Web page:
Impact of treatment on hepatitis C virus transmission and incidence in Egypt

A case for treatment as prevention

Research output: Contribution to journalArticle

21 Citations (Scopus)

Abstract

Egypt has launched a hepatitis C virus (HCV) treatment programme using direct-acting antivirals (DAAs). Our aim was to assess the impact of five plausible programme scale-up and sustainability scenarios for HCV treatment as prevention in Egypt. We developed and analysed a mathematical model to assess programme impact using epidemiologic, programming and health economics measures. The model was parametrized with current and representative natural history, HCV prevalence and programme data. HCV incidence in Egypt is declining, but will persist at a considerable level for decades unless controlled by interventions. Across the five programme scenarios, 1.75-5.60 million treatments were administered by 2030. Reduction in incidence (annual number of new infections) by 2030 ranged between 29% and 99%, programme-attributed reduction in incidence rate (new infections per susceptible person per year) ranged between 18% and 99%, number of infections averted ranged between 42 393 and 469 599, and chronic infection prevalence reached as low as 2.8%-0.1%. Reduction in incidence rate year by year hovered around 7%-15% in the first decade of the programme in most scenarios. Treatment coverage in 2030 ranged between 24.9% and 98.8%, and number of treatments required to avert one new infection ranged between 9.5 and 12.1. Stipulated targets for HCV by 2030 could not be achieved without scaling-up treatment to 365 000 per year and sustaining it for a decade. In conclusion, DAA scale-up will have an immense and immediate impact on HCV incidence in Egypt. Elimination by 2030 is feasible if sufficient resources are committed to programme scale-up and sustainability. HCV treatment as prevention is a potent and effective prevention approach.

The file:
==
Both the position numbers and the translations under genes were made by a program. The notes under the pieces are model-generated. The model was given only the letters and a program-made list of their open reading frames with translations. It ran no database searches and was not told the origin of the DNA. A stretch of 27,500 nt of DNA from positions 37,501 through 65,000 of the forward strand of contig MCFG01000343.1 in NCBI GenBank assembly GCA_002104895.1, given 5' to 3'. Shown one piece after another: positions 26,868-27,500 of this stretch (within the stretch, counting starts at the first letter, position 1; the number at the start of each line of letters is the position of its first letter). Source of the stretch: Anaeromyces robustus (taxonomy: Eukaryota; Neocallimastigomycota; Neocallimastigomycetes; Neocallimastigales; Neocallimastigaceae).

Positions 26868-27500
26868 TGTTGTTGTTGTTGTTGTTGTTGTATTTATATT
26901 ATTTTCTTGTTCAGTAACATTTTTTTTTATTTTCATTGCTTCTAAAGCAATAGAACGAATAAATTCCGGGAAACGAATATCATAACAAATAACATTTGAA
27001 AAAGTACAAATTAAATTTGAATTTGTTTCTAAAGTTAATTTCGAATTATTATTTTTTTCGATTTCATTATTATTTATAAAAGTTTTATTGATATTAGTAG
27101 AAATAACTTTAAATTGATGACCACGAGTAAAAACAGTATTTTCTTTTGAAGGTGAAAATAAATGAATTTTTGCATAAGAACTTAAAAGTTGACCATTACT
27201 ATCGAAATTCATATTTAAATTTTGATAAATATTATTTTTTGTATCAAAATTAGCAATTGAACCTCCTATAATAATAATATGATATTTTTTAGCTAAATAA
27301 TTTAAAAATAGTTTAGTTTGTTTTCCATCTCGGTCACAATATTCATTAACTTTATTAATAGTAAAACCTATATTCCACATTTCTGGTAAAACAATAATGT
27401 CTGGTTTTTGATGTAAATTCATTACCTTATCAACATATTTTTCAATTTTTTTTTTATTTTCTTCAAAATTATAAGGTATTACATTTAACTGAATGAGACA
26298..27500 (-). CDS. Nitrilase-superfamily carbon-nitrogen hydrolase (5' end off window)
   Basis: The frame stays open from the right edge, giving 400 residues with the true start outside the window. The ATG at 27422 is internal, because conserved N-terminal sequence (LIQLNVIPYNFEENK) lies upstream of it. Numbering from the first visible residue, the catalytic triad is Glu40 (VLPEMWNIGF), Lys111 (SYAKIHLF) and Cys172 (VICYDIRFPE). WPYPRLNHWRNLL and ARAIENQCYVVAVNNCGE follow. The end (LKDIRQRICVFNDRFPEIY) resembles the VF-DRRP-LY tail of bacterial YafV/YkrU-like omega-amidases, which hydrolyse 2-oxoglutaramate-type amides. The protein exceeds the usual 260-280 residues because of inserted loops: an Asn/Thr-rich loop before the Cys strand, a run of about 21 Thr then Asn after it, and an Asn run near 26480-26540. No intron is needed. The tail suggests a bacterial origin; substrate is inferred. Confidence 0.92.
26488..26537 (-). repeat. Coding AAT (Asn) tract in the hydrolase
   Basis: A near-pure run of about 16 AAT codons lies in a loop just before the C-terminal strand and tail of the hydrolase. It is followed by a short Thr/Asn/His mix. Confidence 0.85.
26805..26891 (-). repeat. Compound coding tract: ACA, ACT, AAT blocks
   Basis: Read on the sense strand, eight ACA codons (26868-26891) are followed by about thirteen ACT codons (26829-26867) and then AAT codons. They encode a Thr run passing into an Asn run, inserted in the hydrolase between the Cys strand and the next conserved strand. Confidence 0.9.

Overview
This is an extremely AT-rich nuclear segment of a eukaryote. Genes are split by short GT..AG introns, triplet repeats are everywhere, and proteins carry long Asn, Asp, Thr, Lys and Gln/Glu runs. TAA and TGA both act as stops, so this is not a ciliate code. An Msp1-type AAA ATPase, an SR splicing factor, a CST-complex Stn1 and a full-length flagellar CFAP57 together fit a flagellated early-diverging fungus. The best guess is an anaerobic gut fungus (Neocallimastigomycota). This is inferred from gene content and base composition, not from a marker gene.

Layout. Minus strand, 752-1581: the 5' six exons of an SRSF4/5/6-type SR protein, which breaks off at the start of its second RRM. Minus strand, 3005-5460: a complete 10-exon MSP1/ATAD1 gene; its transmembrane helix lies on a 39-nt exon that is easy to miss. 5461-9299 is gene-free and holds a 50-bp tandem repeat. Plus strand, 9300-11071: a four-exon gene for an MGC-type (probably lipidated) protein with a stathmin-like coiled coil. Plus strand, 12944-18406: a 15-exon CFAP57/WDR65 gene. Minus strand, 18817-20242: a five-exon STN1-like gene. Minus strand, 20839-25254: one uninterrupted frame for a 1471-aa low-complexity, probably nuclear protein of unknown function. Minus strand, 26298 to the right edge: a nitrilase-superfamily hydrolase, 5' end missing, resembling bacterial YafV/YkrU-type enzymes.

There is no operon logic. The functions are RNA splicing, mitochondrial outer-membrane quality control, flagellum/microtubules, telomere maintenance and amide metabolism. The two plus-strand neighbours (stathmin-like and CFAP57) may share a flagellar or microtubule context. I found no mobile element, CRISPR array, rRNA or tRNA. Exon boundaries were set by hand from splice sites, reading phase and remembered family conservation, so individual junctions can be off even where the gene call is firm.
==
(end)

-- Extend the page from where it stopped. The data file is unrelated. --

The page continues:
Original languageEnglish
Pages (from-to)486-495
Number of pages10
JournalJournal of Viral Hepatitis
Volume24
Issue number6
DOIs
Publication statusPublished - 1 Jun 2017